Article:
Over at BioLogos, biologist Kathryn Applegate has offered what has to be one of the more creative alternatives to the intelligent design of the bacterial flagellum: Magic. I’m not kidding. Applegate readily concedes biochemist Michael Behe‘s point that the flagellum “looks and functions just like the outboard motor, a machine designed by intelligent human engineers. So conspicuous is the resemblance that it seems perfectly logical to infer a Designer for the flagellum.” But, wait, she says: “The bacterial flagellum may look like an outboard motor, but there is at least one profound difference: the flagellum assembles spontaneously, without the help of any conscious agent.” (emphasis added)
Now Dr. Applegate admits that in our common experience things don’t just magically self-assemble without any guiding intelligence. “We’ve all put together toys, furniture, or appliances; even the simplest designs require conscious coordination of materials, tools, and assembly instructions (and even then there’s no guarantee that we get it right!).” However, Dr. Applegate assures us that with nature things are different. “It is tempting to think the spontaneous formation of so complex a machine is ‘guided,’ whether by a Mind or some ‘life force’ but we know that the bacterial flagellum, like countless other machines in the cell, assembles and functions automatically according to known natural laws. No intelligence required.” (emphasis added)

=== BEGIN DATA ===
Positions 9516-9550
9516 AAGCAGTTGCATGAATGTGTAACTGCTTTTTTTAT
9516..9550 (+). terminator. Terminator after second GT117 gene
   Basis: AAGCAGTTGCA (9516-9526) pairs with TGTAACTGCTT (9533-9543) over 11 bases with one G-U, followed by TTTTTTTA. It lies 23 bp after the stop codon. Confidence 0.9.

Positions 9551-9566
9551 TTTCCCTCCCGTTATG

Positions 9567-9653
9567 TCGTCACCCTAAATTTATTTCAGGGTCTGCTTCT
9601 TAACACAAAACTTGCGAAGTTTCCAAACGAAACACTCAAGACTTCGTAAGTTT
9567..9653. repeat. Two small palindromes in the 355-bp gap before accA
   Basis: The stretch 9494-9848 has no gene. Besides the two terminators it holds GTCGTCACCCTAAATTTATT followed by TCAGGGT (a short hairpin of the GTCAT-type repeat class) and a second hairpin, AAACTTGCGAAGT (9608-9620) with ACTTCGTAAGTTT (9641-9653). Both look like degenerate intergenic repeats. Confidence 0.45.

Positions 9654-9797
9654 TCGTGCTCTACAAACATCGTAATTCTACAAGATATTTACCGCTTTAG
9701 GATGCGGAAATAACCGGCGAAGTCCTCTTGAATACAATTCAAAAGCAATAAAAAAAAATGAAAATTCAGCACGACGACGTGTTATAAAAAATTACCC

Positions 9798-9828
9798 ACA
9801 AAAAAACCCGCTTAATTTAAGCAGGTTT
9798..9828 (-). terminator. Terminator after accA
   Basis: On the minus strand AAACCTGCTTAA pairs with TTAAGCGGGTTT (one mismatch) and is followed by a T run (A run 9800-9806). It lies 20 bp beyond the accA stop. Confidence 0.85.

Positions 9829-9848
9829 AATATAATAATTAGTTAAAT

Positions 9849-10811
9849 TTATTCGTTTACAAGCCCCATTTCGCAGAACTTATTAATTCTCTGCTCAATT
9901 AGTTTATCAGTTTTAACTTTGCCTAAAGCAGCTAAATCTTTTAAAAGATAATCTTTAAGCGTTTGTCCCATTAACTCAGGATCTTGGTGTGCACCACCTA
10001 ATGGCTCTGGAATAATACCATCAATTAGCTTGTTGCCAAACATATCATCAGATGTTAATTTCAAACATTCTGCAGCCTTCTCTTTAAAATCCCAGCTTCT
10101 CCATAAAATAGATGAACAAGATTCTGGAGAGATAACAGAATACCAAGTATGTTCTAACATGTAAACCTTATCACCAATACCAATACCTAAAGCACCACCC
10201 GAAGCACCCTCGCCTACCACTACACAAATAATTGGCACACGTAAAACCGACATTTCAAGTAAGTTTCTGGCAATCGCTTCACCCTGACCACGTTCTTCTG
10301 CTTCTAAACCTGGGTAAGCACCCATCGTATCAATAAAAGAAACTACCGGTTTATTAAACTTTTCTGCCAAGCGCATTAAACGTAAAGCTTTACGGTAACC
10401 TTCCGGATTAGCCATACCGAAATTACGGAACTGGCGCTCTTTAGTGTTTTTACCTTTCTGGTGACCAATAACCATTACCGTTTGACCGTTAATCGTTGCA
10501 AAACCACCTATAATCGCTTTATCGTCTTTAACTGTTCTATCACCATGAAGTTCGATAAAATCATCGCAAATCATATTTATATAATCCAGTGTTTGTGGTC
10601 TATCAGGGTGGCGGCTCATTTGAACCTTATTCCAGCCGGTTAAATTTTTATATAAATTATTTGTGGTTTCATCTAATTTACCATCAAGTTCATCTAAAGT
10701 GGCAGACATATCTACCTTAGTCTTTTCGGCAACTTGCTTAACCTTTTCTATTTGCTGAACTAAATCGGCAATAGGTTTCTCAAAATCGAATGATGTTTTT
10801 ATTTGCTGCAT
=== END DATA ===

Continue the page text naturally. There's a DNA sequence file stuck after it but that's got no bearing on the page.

One wonders whether Dr. Applegate draws the same conclusion every time she opens a spreadsheet program and discovers that it “magically” adds and subtracts sums—no intelligence required. Or when her word processing program “magically” checks the grammar and spelling of her blog posts—no intelligence required. One further wonders whether Dr. Applegate has ever visited a modern assembly line, where robotic equipment “magically” assembles any number of amazing products—no intelligence required.
Of course, intelligence is required for each of these actions; the intelligence simply happens to be pre-programmed into the computer operations and assembly instructions. Similarly, the so-called magical assembly of the bacterial flagellum requires massive amounts of genetic information encoded in DNA, and as Stephen Meyer has persuasively argued in Signature in the Cell, that information cannot be accounted for simply as the product of a blind physical law. It requires intelligence.
In the words of C.S. Lewis’s admirable Prof. Kirke, “Logic! Why don’t they teach logic at these schools?”